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Alaskan History

Norton, Clark Hunter Publishing ePub

Around 15,000 years ago, during the last Ice Age, Asian nomads crossed from Siberia into present-day Alaska. (At the time, the Bering Strait between Siberia and Alaska was largely iced over, forming a land bridge.) Entering from the west, these hunter-gatherers eventually spread throughout the vast region from the Aleutian Islands to the far north, and down into what is now central and southeastern Alaska and western Canada. They would eventually develop into three distinct native groups: Inuits, Aleuts, and Indians, with the Inuits occupying the north and west, the Aleuts on the Aleutian Islands, and the Indians (native Americans) settling the central and southeastern regions. The main Indian tribes were the Tlingits of the coastal panhandle and the Athabascans of central Alaska. Much later, two more tribes, the Haida and Tsimshian, migrated from Canada. They survived by hunting and fishing and the coastal tribes also became excellent seafarers and artisans. While spread out over vast areas, some of the tribes maintained contact - and mostly peaceful relations - with each other through trading. 

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Driving a Car

Norton, Clark Hunter Publishing ePub

Driving around Alaska - at least in the relatively small portion where highways even exist, mostly the areas to the north, south and east of Anchorage - provides lots of flexibility since you can determine your own schedule and where you want to eat, sleep and spend your sightseeing time. Keep in mind that you'll have to make all your own hotel reservations and pay for everything separately, including rental car and gasoline, so you aren't likely to save money from what you'd spend on most group tours. But driving yourself can provide the ultimate in independence. You can rent cars just about anywhere there's a highway in Alaska, and most major national brands have offices in Anchorage. If you plan to drive one way to Fairbanks (or elsewhere) and fly back home from there, be sure to ask if there's a drop-off charge.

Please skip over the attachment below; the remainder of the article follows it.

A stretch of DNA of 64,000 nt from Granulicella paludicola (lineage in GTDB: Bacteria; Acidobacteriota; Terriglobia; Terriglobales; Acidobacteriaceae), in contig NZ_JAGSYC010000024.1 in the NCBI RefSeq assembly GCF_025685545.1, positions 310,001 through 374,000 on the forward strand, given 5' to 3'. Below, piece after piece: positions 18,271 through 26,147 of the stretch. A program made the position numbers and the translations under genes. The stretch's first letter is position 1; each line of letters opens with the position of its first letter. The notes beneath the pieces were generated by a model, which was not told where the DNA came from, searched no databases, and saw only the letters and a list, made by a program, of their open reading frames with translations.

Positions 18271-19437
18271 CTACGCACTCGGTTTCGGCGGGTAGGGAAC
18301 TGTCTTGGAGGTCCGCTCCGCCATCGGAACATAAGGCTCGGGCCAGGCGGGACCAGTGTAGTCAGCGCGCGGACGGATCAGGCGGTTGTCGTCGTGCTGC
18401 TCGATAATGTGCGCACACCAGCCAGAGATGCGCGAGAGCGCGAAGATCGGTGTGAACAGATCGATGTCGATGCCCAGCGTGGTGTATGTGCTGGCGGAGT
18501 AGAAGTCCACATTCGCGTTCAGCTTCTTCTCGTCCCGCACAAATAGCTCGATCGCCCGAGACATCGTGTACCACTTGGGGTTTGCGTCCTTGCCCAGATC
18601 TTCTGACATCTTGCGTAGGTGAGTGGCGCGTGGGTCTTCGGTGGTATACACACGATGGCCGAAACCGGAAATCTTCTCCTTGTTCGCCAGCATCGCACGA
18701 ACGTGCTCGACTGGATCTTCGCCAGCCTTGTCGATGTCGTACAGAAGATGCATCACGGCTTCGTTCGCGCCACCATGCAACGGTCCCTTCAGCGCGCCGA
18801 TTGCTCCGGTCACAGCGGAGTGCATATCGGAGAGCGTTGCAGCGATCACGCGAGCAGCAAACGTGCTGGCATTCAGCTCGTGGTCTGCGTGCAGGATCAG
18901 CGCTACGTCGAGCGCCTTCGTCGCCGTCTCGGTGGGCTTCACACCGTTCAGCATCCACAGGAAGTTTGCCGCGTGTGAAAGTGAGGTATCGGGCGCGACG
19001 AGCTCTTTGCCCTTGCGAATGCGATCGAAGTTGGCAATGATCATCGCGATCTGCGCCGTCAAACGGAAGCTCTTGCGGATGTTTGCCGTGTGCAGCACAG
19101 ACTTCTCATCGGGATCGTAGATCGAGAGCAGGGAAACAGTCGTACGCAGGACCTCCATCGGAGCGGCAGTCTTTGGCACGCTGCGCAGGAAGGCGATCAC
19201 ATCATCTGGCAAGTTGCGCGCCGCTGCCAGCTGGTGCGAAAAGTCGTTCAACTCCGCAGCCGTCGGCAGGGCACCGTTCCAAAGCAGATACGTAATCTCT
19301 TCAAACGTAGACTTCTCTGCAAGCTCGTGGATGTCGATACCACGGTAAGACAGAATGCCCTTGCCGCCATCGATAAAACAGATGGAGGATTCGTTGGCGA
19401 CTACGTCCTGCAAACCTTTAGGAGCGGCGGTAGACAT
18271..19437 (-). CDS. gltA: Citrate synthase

The main roads leading north out of Anchorage are Highway 3 (George Parks Highway), which leads almost due north to Denali National Park and Fairbanks; and Highway 1 (Glenn Highway), which leads northeast through the Matanuska Valley past the Wrangell Mountains to the town of Tok. Highway 2 (combining the Alaska Highway with the Richardson Highway) then leads northwest from Tok to Fairbanks. If you want to make a big loop, you can follow highways 3, 2 and 1 from Anchorage to Fairbanks and back without retracing your steps; you can shorten the loop by following Highway 4 (Richardson Highway) from Delta Junction to Glenallen, eliminating the "Tok Triangle."